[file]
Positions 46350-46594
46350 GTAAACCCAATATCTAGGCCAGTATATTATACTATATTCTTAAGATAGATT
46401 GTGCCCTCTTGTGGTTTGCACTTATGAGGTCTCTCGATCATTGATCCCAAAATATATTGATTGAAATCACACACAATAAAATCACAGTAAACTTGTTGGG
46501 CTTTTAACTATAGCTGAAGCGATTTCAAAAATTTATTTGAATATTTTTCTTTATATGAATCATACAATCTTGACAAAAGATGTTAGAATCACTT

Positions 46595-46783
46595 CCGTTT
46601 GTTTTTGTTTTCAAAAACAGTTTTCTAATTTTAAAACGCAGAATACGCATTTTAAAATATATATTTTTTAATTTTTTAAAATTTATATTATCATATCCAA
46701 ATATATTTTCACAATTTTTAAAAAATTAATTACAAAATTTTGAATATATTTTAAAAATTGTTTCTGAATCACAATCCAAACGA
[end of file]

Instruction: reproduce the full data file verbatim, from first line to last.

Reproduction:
Positions 46350-46594
46350 GTAAACCCAATATCTAGGCCAGTATATTATACTATATTCTTAAGATAGATT
46401 GTGCCCTCTTGTGGTTTGCACTTATGAGGTCTCTCGATCATTGATCCCAAAATATATTGATTGAAATCACACACAATAAAATCACAGTAAACTTGTTGGG
46501 CTTTTAACTATAGCTGAAGCGATTTCAAAAATTTATTTGAATATTTTTCTTTATATGAATCATACAATCTTGACAAAAGATGTTAGAATCACTT

Positions 46595-46783
46595 CCGTTT
46601 GTTTTTGTTTTCAAAAACAGTTTTCTAATTTTAAAACGCAGAATACGCATTTTAAAATATATATTTTTTAATTTTTTAAAATTTATATTATCATATCCAA
46701 ATATATTTTCACAATTTTTAAAAAATTAATTACAAAATTTTGAATATATTTTAAAAATTGTTTCTGAATCACAATCCAAACGA